The first edition (2008) of UCLA (Anderson School) Finance Professor Ivo Welch's Introductory Corporate Finance textbook was available through Prentice-Hall for $220, which is about the average outrageous price these days for most over-priced college textbooks.

The book is now coming out in the second edition at a new price: FREE for the online readable-only version (no printing), and $60 for the 736-page softcover print version through Amazon (available in mid-December).  According to the author "It will not be updated every two years for the sake of suppressing the resale market," which has become the new anti-consumer (student), anti-competitive industry standard.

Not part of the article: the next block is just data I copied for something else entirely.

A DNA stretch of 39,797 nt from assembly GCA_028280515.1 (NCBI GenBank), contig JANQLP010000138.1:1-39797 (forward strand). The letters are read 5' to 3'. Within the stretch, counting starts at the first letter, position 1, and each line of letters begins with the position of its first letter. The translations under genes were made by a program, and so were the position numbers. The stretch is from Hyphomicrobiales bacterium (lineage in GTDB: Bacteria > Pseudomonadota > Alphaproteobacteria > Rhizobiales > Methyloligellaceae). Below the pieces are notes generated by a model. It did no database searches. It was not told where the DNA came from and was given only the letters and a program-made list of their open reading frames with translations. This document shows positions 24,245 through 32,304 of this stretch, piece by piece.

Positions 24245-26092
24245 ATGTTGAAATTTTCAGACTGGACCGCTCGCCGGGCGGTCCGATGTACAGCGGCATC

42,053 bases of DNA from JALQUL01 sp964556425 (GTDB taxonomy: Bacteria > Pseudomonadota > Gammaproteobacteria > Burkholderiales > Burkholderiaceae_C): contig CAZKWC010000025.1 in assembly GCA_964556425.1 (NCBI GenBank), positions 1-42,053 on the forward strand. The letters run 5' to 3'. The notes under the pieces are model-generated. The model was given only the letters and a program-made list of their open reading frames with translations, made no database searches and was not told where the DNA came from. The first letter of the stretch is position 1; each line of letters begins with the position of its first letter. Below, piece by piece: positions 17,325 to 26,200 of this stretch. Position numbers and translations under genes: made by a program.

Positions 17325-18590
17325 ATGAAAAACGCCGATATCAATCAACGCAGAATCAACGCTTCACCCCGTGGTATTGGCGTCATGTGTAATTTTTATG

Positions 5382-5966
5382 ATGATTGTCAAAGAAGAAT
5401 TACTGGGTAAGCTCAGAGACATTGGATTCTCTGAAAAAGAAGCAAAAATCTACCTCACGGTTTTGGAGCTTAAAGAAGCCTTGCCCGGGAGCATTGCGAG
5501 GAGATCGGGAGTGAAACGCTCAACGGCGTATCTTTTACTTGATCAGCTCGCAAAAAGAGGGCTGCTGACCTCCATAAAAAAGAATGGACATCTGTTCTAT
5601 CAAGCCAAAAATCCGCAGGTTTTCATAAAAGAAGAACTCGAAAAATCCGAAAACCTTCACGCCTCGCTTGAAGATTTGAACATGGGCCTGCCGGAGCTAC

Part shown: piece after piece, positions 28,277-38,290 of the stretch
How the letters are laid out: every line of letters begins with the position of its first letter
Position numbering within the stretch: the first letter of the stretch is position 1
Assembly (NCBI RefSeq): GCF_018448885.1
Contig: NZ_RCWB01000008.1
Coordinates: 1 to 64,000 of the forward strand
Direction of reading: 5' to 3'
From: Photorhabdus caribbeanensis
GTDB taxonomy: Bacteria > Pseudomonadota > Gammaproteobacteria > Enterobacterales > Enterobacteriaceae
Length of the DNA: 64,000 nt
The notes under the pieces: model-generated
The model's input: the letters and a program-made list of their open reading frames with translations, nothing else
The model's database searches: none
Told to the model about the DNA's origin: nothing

I've posted before about the unsustainable "college textbook bubble" (see here and here and see chart above), and Professor Welch's approach is one example of how that bubble is now starting to burst.  As Kevin "Angus" Grier commented on KPC in February: 

"These days, given that you could make yourself a pretty good free principles text just by downloading relevant Wikipedia entries, I don't see how these [textbook] rents can be sustained over the long run (I am aware that not all or perhaps not even a majority of the rents are going to the authors)."

Thanks to Professor Welch, I'm starting to hear a "giant hissing sound" of the unsustainable, inflationary college textbook bubble starting to deflate, and I encourage other professors to join in his efforts to challenge the college textbook cartel.